Reading level: Young Adult
Hardcover: 320 pages
Publisher: HarperCollins (February 1, 2011)
Buy the book: Amazon
Before scientists found the cure, people thought love was a good thing. They didn’t understand that once love -the deliria- blooms in your blood, there is no escaping its hold. Things are different now. Scientists are able to eradicate love, and the governments demands that all citizens receive the cure upon turning eighteen. Lena Holway has always looked forward to the day when she’ll be cured. A life without love is a life without pain: safe, measured, predictable, and happy.
But with ninety-five days left until her treatment, Lena does the unthinkable: She falls in love.
At a Glance:
Well, apparently I really love dystopia, and I really love romance...but even more than that, I really just love a fantastic story that is really well written. Delirium may have reminded me of other dystopias (Uglies, The Hunger Games, Matched etc.) but it is more beautifully written than any other that I have read.
This is a story about love. It's a story about Lena and Alex and what they are willing to sacrifice to be together. Many references are made to Romeo and Juliet throughout the book, and although Lena and Alex have the same commitment to each other, their love for each other is much more believable than that of Romeo and Juliet. Their relationship doesn't just spark into existence one day. It grows over time and against even Lena's own wishes. She isn't looking to fall in love, in fact, she's horrified by the thought. To her, love is a disease. A disease that led to her mother's death, and has taken control of the minds of millions of people throughout history. Amor Deliria Nervosa. All she wants is to make it to her 18th birthday and get the cure so that she never has to worry about being infected again, which is something she is terrified of.
And this, in my opinion, makes their romance even more fierce. Think about how intense, and exciting, and frightening it is to fall in love for the first time. Now add to that the fear, the belief that falling in love can make you crazy or even kill you, and if it doesn't, the government might. This is the tension in Delirium. And it is intense!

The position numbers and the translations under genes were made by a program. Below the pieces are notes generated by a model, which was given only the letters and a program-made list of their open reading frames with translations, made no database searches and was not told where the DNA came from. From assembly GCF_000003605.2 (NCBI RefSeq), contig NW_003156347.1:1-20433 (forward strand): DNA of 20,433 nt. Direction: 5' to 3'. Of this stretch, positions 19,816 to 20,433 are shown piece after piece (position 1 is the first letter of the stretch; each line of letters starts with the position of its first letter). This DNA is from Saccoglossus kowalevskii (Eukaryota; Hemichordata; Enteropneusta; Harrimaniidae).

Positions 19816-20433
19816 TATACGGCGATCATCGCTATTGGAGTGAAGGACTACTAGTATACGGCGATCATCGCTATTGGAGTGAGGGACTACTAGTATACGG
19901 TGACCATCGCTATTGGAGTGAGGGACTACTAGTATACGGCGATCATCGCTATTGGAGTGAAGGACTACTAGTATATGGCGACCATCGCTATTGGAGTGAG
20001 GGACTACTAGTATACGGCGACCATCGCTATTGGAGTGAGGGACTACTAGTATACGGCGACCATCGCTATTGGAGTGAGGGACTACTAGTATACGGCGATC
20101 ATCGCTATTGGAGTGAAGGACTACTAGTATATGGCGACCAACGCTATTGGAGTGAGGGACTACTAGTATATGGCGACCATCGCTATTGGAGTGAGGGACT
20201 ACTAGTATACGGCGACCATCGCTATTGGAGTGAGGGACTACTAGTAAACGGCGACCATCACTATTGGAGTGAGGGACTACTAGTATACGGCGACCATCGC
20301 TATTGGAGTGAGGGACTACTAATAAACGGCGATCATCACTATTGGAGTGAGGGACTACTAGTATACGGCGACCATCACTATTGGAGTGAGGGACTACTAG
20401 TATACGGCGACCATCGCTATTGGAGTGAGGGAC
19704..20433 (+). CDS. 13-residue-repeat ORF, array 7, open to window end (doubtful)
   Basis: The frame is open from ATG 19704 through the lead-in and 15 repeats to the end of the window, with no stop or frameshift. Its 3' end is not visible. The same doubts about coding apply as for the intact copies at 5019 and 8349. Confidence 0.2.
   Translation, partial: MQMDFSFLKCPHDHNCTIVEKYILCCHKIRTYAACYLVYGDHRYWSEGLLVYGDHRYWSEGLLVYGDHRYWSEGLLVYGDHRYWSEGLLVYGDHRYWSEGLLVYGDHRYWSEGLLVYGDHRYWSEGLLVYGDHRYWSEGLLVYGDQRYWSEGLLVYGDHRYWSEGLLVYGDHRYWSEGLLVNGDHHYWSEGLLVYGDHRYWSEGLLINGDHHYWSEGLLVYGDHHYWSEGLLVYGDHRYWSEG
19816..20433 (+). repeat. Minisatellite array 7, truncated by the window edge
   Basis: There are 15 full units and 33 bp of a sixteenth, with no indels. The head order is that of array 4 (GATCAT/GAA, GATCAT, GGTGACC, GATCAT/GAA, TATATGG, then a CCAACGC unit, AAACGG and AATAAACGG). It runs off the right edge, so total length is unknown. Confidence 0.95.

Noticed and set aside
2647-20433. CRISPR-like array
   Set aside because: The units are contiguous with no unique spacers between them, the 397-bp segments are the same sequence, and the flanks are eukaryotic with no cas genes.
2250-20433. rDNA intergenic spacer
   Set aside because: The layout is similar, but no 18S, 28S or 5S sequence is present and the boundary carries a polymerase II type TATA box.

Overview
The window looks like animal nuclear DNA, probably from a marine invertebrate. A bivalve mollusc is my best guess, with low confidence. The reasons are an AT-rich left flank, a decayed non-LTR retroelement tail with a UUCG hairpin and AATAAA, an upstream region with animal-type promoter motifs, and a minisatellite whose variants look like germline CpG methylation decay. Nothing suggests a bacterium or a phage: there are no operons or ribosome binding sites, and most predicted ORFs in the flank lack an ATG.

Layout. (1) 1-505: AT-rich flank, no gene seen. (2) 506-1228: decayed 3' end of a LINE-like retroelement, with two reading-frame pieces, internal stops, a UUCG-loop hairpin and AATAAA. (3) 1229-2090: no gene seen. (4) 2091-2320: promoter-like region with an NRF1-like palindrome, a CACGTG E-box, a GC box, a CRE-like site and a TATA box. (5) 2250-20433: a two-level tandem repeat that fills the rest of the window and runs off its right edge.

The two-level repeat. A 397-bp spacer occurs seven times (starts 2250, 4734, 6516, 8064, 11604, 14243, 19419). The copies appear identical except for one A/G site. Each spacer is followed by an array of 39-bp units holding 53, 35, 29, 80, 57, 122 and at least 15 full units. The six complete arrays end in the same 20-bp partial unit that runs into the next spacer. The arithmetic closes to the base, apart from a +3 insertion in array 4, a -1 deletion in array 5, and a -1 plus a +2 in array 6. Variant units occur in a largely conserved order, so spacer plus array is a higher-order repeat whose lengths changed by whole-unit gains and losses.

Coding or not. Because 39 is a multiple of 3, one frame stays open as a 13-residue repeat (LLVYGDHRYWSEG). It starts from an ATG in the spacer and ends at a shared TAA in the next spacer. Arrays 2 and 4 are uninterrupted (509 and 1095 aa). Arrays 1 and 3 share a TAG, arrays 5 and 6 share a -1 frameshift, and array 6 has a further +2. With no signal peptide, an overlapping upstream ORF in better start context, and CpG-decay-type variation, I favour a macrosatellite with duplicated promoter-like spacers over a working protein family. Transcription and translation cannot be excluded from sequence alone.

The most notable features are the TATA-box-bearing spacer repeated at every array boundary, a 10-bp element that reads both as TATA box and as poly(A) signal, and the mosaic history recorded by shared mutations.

But this book isn't just about romantic love. It's also about the love between parents and their children, between one friend and another, and even about the love we have for our pets and the world and it's beauty. There are so many different aspects to this book that I can't even begin to describe it. Each chapter starts with an excerpt from The Book of Shh (a sort of distorted anti-love version of the Bible), nursery rhymes that have been altered to fit this societies view on love, or anti-love propaganda by the government. The entire storyline was obviously well thought-out. I love it when a book makes you think. I am so impressed with Lauren Oliver as a writer. When I read the last page of this book, I just sat there with the book on my lap and thought about it for a long time.
I would absolutely recommend Delirium to anyone who loves romance, dystopia, or beautifully written books. The romance is heavy, the action scenes are intense, the storyline is in-depth, the concept, which is so unbelievable, is made believable by her amazing writing. Someone said it asks the question Is it better to have loved and lost than never to have loved at all? But I think the better question is, Is it better to die for love than to never have loved at all?
Will I Buy It?
Wither by Lauren DeStefano, Matched by Ally Condie, Shatter Me by Tahereh Mafi
- Sexual Content: Moderate
- Profanity: Moderate with brief heavy language
- Violence: Violence
- Other Notables: Some under-age drinking.